Once the defense counsel is presented with a plea agreement he or she may request a “reverse proffer” from the prosecutor, a reasonable preview of the evidence, including a list of witnesses, and summary of testimony so that he or she may be able to better formulate an educated opinion. This is not that far-fetched an idea, as prosecutors make such an informal presentation in some situations. This is not practical in all cases, but it is worth pursuing where the prosecutor and defense counsel both agree a plea will benefit the client. As a result of the two Supreme Court cases there may be a movement to require more expansive discovery from the prosecutor. Under current procedure, it is not within the court’s power to order a preview of the evidence, beyond the limits of discovery provided by the federal criminal rules.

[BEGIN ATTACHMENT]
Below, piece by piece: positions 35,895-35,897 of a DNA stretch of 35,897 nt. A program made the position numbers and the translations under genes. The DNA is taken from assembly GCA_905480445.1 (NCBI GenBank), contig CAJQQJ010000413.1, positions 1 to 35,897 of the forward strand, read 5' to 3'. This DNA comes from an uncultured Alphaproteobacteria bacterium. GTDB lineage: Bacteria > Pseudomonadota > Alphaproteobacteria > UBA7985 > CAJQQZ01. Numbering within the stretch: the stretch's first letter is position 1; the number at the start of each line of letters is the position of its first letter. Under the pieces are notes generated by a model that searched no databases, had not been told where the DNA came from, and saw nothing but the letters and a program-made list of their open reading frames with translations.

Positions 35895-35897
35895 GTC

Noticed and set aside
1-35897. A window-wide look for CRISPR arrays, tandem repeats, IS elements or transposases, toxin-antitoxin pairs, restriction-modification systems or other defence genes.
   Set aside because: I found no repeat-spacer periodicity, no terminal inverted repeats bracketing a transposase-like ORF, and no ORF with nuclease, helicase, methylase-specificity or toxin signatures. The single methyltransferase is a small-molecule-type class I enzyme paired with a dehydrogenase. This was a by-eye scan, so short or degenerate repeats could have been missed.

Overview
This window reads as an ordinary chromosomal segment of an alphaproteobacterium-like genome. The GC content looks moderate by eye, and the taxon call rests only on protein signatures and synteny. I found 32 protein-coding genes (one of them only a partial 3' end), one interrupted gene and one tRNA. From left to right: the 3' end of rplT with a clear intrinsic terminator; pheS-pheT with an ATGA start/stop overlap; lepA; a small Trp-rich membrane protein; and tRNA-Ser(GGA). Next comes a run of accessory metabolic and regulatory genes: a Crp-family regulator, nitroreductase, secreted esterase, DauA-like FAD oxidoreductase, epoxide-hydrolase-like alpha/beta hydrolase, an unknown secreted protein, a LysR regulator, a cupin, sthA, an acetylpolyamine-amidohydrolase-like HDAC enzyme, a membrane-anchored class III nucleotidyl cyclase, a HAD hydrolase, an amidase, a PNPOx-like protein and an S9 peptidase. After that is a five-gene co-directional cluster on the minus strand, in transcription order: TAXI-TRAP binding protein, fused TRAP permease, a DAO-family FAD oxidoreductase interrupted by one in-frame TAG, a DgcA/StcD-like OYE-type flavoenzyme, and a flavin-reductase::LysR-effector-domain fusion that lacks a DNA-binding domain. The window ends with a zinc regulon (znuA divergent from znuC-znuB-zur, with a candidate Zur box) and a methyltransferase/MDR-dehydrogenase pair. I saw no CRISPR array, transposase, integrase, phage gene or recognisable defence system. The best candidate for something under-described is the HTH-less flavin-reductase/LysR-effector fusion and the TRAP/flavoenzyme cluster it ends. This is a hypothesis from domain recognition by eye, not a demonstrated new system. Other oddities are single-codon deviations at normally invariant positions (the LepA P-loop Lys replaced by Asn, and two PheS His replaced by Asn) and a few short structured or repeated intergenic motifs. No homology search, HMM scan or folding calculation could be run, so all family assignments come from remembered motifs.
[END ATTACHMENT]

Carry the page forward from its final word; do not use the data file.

The application of the two decisions may well involve a hearing before the trial court. Michael Engle, former president of the Pennsylvania Association of Criminal Defense Lawyers, said: “The Supreme Court has made it difficult to determine what procedures should be employed by the court to ensure that counsel has provided the defendant with effective representation in the plea bargaining process. It is unclear how far the court should go in interjecting itself in counsel’s plea discussions and advice to a client, especially in situations where that judge may be called upon to hear the case nonjury.”

Some attorneys have suggested that the defense counsel should request the court to take an acknowledgment from the defendant that the defendant is aware of the defense counsel’s advice and is willing to accept it. Should the court initiate the inquiry? In any form this procedure raises serious legal and practical issues.